The amendments in the consultation, if implemented, would mean a presumption in favour of holding road races. British Cycling has been central to this process and sees the changes as an important step to help grow the sport and get more people on bikes.
Commenting on the plans, British Cycling’s Policy Director, Martin Gibbs, said:
“The consultation is a big step forward for British Cycling and its 81,000-strong membership. We’ve been pushing this issue up the government’s agenda for some time so this is welcome news and we’re finally going to see this outdated legislation made more fit for purpose. I’d encourage everyone who supports our sport to respond in favour of the proposed amendments.”
British Cycling members’ played a crucial role in pushing this issue up the agenda during the Department for Transport’s ‘Red Tape Challenge’ where more submissions were received on the 1960 Cycle Racing on the Highways Regulations than any of the other 400 odd regulations they put up for review.
Cycle racing on the road is governed by the Road Traffic Act 1988 and the Cycle Racing on the Highway Regulations, 1960. Race organisers and cycle clubs find this outdated legislation difficult to deal with because it is overly complex, arbitrary and appears to allow cycle racing only grudgingly.
The discretionary nature of the legislation can lead to large disparities in how road races are treated between regions and over time. Police forces also have the ability to impose any further conditions they deem appropriate which can place arbitrary and unreasonable demands on a race organiser meaning that it allows forces that are not supportive of road racing to effectively “condition” racing off the road.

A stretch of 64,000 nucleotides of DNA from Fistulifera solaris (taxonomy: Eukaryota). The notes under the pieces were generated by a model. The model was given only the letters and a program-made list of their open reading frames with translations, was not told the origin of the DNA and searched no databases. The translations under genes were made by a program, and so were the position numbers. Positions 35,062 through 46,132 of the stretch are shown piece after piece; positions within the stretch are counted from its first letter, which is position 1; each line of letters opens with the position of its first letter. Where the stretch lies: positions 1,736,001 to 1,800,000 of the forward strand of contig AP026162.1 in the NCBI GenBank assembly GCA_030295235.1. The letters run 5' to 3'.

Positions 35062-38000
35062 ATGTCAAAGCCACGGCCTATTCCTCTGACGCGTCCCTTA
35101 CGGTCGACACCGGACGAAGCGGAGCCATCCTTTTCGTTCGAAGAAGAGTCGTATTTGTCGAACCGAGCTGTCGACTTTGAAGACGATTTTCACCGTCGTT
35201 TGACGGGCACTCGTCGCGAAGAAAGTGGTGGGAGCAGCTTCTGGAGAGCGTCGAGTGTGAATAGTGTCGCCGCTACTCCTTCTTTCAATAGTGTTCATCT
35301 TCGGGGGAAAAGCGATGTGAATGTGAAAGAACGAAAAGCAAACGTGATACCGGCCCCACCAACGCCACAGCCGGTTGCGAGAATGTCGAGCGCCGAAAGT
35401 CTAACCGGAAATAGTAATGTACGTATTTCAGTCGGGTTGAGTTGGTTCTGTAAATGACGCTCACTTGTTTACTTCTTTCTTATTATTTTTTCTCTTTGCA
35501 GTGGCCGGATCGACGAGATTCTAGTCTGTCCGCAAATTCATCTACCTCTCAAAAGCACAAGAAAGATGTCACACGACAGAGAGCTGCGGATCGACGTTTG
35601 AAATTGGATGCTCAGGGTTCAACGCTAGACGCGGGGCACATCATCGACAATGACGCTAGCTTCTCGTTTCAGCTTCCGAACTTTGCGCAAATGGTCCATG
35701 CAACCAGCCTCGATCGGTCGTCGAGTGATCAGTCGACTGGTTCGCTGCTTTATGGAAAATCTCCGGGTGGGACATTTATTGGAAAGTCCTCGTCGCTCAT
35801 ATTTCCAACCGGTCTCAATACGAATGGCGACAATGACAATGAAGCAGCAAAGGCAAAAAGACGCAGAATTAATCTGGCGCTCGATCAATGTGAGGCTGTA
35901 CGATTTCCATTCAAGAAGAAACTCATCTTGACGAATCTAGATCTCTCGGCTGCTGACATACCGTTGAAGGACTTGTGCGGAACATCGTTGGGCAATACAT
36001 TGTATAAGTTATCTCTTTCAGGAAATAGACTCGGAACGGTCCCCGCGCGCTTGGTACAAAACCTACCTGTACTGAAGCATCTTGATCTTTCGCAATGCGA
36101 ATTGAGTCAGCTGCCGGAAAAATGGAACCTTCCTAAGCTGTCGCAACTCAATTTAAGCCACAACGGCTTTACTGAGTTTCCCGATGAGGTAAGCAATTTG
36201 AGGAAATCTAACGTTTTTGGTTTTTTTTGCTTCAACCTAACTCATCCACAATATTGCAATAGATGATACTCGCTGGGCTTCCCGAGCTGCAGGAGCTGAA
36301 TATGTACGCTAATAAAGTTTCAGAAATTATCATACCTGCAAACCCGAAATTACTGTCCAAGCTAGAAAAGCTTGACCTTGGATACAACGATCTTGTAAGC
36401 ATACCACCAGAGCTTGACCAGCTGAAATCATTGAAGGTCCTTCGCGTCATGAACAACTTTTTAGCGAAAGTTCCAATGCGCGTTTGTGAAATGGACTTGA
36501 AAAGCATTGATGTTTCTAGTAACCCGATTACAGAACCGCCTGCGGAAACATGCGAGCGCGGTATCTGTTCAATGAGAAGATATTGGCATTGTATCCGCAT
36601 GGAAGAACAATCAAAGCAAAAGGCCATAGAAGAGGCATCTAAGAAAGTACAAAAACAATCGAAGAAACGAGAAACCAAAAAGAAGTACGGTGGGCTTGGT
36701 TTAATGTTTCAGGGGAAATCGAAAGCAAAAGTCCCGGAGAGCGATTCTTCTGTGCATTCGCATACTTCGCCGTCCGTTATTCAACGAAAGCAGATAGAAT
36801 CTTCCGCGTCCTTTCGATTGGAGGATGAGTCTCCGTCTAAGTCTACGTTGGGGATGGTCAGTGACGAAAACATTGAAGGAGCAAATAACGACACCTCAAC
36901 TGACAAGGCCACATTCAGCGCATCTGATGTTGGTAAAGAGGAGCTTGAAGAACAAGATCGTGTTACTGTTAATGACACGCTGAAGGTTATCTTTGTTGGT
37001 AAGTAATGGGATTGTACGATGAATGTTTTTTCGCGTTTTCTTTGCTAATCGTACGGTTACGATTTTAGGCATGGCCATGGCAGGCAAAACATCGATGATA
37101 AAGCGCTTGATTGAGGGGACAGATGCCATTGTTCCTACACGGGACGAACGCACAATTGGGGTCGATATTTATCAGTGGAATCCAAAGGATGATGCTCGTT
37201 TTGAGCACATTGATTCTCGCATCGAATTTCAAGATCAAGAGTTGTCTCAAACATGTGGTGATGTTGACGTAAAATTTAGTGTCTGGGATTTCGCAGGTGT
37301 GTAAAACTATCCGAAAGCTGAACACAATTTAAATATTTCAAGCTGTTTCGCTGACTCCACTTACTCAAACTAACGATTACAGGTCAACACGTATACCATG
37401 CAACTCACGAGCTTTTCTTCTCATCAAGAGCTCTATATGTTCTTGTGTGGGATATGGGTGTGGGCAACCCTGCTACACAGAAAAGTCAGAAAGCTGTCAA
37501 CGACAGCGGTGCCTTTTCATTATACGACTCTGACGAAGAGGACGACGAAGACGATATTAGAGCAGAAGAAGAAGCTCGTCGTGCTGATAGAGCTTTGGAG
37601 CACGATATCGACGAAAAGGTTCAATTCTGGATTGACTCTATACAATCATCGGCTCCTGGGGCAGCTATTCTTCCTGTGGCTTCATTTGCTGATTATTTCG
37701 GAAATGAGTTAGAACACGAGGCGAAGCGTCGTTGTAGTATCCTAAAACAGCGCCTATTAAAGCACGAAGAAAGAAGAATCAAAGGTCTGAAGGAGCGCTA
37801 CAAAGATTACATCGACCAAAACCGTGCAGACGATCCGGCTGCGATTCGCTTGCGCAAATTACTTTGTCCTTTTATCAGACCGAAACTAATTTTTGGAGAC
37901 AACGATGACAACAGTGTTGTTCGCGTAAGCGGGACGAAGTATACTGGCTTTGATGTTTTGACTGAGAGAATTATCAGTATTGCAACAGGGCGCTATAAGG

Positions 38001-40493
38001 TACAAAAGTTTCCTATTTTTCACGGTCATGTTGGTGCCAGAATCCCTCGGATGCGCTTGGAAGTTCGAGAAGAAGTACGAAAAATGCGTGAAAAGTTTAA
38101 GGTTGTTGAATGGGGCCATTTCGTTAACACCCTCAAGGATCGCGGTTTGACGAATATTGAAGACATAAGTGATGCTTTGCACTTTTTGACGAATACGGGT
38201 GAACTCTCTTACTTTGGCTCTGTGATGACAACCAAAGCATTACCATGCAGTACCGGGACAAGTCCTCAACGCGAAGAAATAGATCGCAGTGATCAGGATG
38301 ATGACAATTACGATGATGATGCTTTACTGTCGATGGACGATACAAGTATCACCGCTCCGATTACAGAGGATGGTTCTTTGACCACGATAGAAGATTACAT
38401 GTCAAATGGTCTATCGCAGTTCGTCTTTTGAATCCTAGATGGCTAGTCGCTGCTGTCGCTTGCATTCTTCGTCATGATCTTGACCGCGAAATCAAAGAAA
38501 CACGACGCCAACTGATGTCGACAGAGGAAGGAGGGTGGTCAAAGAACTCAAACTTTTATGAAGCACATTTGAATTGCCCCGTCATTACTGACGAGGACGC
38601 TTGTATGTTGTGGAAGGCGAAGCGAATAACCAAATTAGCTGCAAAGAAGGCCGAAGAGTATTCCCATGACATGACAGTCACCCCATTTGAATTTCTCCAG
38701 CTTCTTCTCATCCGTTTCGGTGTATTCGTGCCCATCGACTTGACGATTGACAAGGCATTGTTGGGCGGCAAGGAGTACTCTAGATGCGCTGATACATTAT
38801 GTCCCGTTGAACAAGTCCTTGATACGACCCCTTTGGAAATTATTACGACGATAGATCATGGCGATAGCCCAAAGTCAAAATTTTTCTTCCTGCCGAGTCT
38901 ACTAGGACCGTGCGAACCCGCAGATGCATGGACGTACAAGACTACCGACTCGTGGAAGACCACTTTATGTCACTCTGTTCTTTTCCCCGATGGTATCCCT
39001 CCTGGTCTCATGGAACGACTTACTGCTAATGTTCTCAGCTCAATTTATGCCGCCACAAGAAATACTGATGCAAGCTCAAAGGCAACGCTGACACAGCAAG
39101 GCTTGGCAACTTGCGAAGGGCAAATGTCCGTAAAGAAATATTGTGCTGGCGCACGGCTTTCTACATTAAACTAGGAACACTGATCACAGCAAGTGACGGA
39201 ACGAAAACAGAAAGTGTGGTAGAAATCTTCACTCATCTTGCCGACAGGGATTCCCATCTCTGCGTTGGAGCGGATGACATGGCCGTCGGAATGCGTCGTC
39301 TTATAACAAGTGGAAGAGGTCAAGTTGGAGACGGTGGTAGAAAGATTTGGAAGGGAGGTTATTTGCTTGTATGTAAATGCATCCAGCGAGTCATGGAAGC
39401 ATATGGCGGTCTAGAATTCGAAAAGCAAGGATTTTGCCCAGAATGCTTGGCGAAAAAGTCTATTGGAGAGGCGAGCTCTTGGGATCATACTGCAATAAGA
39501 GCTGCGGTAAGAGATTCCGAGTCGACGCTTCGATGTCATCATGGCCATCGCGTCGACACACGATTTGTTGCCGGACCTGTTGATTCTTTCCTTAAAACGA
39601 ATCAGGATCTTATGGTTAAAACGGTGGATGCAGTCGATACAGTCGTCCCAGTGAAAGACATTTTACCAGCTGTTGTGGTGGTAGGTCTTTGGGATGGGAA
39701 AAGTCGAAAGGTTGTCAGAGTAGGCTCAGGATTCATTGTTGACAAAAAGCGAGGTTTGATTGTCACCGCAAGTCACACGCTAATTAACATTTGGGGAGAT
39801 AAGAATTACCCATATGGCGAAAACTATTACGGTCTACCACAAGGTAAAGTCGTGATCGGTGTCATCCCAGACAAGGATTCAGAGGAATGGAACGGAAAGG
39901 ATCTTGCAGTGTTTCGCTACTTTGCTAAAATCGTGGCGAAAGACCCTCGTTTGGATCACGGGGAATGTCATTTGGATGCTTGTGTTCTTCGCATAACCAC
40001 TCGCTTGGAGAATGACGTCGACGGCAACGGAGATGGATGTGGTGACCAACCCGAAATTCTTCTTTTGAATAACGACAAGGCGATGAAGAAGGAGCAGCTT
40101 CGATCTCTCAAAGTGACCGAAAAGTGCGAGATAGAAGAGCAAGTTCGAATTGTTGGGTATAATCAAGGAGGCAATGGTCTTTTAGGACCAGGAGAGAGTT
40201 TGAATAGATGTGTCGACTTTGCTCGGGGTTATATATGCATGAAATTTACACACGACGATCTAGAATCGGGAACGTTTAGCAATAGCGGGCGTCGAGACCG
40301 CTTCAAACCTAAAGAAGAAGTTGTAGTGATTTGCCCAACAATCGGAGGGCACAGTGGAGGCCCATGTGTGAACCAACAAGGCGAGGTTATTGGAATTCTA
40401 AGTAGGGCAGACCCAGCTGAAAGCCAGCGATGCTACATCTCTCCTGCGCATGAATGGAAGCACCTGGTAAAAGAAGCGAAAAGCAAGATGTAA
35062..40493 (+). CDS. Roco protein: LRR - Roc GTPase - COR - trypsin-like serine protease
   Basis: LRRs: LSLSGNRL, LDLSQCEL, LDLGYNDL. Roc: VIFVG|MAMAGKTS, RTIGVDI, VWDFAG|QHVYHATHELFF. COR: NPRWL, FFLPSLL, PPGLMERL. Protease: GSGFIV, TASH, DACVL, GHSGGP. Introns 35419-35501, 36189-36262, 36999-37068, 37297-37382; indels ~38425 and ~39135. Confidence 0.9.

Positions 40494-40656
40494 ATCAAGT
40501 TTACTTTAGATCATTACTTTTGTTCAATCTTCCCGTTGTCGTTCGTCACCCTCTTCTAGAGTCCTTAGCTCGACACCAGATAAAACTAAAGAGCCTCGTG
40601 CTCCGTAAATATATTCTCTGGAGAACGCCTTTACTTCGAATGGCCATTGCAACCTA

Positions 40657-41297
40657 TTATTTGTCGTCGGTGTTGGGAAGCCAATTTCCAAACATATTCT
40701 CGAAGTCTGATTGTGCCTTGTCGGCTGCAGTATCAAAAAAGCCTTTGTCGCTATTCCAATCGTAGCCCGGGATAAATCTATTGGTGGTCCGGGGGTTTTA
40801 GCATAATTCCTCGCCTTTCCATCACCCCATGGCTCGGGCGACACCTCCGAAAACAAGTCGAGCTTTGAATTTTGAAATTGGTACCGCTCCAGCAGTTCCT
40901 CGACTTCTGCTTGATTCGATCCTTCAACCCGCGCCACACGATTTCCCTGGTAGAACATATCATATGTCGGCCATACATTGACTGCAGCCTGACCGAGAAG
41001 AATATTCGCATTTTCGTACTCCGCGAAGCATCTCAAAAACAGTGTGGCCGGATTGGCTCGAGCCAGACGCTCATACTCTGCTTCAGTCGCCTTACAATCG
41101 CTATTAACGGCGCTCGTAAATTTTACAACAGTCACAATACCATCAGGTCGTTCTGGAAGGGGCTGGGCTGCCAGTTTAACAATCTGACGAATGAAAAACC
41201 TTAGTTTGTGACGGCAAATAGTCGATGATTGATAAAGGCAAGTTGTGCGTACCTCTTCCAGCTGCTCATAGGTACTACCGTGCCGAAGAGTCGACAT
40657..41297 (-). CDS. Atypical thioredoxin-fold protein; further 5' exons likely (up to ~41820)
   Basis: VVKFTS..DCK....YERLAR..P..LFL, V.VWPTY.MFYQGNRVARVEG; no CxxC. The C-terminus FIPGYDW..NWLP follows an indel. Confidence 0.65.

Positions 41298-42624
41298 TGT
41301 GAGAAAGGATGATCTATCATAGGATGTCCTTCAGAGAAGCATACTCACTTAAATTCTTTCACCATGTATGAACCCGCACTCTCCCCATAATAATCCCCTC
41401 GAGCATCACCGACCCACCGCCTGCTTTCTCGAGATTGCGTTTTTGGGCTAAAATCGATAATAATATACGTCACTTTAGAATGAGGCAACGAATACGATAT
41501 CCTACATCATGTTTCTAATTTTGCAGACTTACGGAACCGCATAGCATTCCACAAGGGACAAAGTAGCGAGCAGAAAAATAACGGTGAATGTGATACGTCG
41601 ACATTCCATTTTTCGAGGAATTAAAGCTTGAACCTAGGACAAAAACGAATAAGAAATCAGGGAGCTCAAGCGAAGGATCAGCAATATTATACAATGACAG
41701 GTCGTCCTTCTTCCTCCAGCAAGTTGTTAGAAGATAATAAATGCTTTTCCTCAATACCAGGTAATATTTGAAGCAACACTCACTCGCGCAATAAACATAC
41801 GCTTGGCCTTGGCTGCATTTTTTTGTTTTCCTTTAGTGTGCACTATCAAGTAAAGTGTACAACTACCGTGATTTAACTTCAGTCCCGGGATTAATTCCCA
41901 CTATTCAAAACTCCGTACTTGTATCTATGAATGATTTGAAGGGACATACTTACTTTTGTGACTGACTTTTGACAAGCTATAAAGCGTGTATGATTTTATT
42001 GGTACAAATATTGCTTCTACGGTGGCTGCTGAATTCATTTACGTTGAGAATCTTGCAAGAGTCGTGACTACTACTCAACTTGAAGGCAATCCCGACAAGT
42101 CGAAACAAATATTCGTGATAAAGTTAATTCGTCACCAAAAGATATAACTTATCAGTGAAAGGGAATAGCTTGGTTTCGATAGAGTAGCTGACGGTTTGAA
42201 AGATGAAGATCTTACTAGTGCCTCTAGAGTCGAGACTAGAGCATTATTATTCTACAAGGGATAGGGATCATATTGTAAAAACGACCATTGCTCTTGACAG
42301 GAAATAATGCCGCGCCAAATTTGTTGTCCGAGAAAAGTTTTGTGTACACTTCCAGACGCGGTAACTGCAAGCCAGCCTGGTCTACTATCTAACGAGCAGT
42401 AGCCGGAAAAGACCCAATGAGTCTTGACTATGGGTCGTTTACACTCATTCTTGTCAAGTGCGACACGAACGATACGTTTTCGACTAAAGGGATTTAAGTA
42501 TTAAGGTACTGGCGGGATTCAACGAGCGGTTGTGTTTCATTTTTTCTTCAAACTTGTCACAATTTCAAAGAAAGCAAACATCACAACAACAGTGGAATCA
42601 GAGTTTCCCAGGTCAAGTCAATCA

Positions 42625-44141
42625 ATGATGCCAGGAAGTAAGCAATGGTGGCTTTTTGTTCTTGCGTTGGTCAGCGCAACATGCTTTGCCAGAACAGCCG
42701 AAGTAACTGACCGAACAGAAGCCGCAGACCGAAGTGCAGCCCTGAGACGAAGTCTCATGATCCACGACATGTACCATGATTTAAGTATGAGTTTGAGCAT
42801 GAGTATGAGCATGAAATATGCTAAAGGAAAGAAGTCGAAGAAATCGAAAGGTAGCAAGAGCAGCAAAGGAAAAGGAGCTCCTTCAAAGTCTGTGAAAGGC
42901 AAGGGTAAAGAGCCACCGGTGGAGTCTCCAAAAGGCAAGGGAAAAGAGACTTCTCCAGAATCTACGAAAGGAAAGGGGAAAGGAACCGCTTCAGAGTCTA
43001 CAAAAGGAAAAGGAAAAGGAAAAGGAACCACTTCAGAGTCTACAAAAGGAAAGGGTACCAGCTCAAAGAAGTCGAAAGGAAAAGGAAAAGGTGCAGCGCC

British Cycling already co-ordinates the road race calendar effectively and has been pushing for the regulations to be amended so that they better reflect modern road conditions, shifting the emphasis from individual Chief Officers’ discretion if an event can be held to one where events can only be rejected on the basis of a risk assessment and lack of appropriate mitigation. The changes will bring greater transparency and accountability to the process.
British Cycling will take the lead in producing the associated Code of Practice together with the Department for Transport (DfT) and the Association of Chief Police Officers (ACPO). The Code will set the standard to which all road racing events should meet and will make it easier for organisers and the police to assess any risks and provide appropriate mitigation. It will also prevent misunderstandings between organisers and the police by setting out the standards required for a road race.
British Cycling will continue to expand the ‘accredited marshals’ scheme which works to empower volunteer marshals though the use of a legally empowered sign to slow and briefly stop traffic to let a cycle race pass junctions. The implementation of this initiative and its wide endorsement from all the relevant agencies is at the heart of modernising cycle racing on the highway. The proposed amendments to the current regulations will further improve the consistency and sustainability road race organisers need today and going forward.